Element = DES
Step 1: Output done by element DES = Input complaint into FMS
Step 2: Input to element DES as a result of the output done in Step 1 = Receive printouts of jobs schedule.

5. Paragraph 3of the scenario includes an illuminating example of a ‘feedback’.
____ True ____ False

6. Paragraph 4 of the scenario includes an illuminating example of a ‘feedback’.
____ True ____ False

7. Together, paragraphs 4 and 5 of the scenario include an illuminating example of a ‘feedback’.
____ True ____ False

8. Paragraph 9of the scenario includes an illuminating example of a ‘feedback’.
____ True ____ False

Make the following assumptions about paragraph 3 for the next question.
• Initial State: Assistant Manager and Manager meet every day as scheduled.
• System Behavior: Assistant Manager hand-delivers reviewed complaints to Manager, and informs Manager about complaints that need additional review.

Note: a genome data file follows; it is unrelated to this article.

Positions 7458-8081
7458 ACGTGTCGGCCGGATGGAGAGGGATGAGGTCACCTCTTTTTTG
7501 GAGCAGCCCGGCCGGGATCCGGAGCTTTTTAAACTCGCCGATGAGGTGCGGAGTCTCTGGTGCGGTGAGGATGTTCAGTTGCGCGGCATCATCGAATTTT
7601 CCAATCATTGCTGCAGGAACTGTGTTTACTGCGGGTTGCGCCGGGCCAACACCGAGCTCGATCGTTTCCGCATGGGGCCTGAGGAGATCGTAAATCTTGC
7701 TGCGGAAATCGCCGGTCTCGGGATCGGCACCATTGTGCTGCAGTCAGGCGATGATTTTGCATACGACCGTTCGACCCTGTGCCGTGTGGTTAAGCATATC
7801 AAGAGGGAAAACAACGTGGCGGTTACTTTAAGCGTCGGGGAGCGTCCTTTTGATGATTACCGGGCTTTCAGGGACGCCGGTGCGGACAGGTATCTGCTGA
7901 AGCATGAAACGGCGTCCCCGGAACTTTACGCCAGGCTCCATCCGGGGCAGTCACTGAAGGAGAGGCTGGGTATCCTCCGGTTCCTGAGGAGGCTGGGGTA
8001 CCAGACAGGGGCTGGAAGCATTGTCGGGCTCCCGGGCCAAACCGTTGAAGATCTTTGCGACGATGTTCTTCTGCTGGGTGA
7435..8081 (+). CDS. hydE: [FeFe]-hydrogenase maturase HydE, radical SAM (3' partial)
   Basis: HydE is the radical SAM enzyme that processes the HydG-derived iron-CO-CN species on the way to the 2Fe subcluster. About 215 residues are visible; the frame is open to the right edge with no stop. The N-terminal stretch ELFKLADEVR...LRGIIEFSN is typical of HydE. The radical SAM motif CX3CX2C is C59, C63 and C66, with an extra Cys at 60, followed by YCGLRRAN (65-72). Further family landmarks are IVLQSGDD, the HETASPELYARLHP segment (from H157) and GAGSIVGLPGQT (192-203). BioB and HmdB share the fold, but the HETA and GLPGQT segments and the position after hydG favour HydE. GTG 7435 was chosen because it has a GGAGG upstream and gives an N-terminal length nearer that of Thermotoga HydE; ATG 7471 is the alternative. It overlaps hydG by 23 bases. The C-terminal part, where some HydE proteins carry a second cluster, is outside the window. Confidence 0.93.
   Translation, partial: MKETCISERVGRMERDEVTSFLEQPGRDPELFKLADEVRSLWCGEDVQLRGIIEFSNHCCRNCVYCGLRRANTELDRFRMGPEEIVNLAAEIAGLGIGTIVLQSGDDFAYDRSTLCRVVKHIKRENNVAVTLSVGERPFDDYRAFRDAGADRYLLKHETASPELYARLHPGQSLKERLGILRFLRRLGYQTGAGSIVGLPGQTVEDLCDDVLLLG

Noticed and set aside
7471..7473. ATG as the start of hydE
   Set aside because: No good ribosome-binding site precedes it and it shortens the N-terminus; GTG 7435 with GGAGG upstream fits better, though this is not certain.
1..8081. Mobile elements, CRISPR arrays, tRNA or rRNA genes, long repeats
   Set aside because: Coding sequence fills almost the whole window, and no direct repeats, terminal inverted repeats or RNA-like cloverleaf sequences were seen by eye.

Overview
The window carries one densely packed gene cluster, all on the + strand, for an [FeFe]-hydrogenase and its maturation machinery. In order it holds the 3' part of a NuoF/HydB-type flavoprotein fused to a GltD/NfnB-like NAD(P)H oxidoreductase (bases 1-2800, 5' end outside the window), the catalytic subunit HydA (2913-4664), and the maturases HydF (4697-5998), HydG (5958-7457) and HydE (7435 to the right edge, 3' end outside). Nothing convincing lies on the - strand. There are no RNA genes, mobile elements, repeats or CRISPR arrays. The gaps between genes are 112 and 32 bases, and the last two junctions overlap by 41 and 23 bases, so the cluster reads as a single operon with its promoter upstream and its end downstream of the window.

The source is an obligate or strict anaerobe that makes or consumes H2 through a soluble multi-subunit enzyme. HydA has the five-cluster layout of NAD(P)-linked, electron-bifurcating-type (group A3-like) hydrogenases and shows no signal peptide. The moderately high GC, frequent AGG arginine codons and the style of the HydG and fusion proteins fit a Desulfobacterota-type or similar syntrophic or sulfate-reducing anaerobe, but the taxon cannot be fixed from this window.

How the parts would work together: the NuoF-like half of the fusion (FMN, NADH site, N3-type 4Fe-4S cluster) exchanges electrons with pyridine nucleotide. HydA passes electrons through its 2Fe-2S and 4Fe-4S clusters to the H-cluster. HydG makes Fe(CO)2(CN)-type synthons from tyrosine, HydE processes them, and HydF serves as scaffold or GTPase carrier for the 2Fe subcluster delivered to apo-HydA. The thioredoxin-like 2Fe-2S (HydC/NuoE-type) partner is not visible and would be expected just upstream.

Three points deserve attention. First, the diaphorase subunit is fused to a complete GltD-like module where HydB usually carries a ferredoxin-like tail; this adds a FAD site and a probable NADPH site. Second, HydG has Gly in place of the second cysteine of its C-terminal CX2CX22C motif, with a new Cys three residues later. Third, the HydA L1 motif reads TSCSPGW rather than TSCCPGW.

• Output: the number of complaints that need additional review.

9. Based on the above stated assumptions, paragraph 3 represents an illuminating example of a ‘deterministic’ process.
____ True ____ False
Refer to paragraphs 6 and 7 of the scenario. Make the following assumptions for the next question.
Initial State: DES inputs complaints into FMS.
System Behavior: FMS generates schedule of predictive maintenance jobs.
Output: The order of jobs generated.

10. The above stated assumptions and the last sentence of paragraph 6 illuminate that the process used by FMS to generate the order of jobs is a ‘stochastic’ process.
____ Tue ____ False

Multiple Choice: Select the one correct choice.
11. FMS helps the company to:
a. Create a schedule of predictive maintenance jobs for the mechanics
b. Reduce maintenance costs and to reduce likelihood of future car problems
c. Track whether a predictive maintenance job is ‘pending’ or ‘complete.
d. Track which mechanic completed each vehicle maintenance job.
e. All of the above (i.e., a, b, c and d are true).


12. From a mechanic’s perspective, the FMS is mostly a black box.
(Assume mechanic is not familiar with the inner workings of the FMS and is not a person with much IT background).
____ True ____ False